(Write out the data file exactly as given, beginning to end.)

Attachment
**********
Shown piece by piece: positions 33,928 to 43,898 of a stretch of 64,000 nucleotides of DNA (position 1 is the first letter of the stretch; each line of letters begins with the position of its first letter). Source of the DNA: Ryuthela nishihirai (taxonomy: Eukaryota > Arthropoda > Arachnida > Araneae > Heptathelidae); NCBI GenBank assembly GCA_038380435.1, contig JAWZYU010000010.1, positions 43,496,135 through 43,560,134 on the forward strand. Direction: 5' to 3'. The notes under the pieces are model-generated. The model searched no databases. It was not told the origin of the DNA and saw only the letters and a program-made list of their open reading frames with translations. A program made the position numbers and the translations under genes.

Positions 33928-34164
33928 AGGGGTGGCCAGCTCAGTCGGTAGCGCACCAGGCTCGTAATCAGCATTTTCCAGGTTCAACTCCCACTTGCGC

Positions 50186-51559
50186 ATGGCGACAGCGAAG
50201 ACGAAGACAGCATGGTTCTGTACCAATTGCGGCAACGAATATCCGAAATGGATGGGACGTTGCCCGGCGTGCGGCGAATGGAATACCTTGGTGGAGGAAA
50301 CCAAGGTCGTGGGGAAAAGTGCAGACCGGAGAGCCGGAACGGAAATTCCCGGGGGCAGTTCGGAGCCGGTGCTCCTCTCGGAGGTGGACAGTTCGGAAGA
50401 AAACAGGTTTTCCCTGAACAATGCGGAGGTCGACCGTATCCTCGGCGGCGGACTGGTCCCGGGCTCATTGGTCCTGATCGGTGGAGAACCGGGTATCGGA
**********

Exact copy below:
Shown piece by piece: positions 33,928 to 43,898 of a stretch of 64,000 nucleotides of DNA (position 1 is the first letter of the stretch; each line of letters begins with the position of its first letter). Source of the DNA: Ryuthela nishihirai (taxonomy: Eukaryota > Arthropoda > Arachnida > Araneae > Heptathelidae); NCBI GenBank assembly GCA_038380435.1, contig JAWZYU010000010.1, positions 43,496,135 through 43,560,134 on the forward strand. Direction: 5' to 3'. The notes under the pieces are model-generated. The model searched no databases. It was not told the origin of the DNA and saw only the letters and a program-made list of their open reading frames with translations. A program made the position numbers and the translations under genes.

Positions 33928-34164
33928 AGGGGTGGCCAGCTCAGTCGGTAGCGCACCAGGCTCGTAATCAGCATTTTCCAGGTTCAACTCCCACTTGCGC

Positions 50186-51559
50186 ATGGCGACAGCGAAG
50201 ACGAAGACAGCATGGTTCTGTACCAATTGCGGCAACGAATATCCGAAATGGATGGGACGTTGCCCGGCGTGCGGCGAATGGAATACCTTGGTGGAGGAAA
50301 CCAAGGTCGTGGGGAAAAGTGCAGACCGGAGAGCCGGAACGGAAATTCCCGGGGGCAGTTCGGAGCCGGTGCTCCTCTCGGAGGTGGACAGTTCGGAAGA
50401 AAACAGGTTTTCCCTGAACAATGCGGAGGTCGACCGTATCCTCGGCGGCGGACTGGTCCCGGGCTCATTGGTCCTGATCGGTGGAGAACCGGGTATCGGA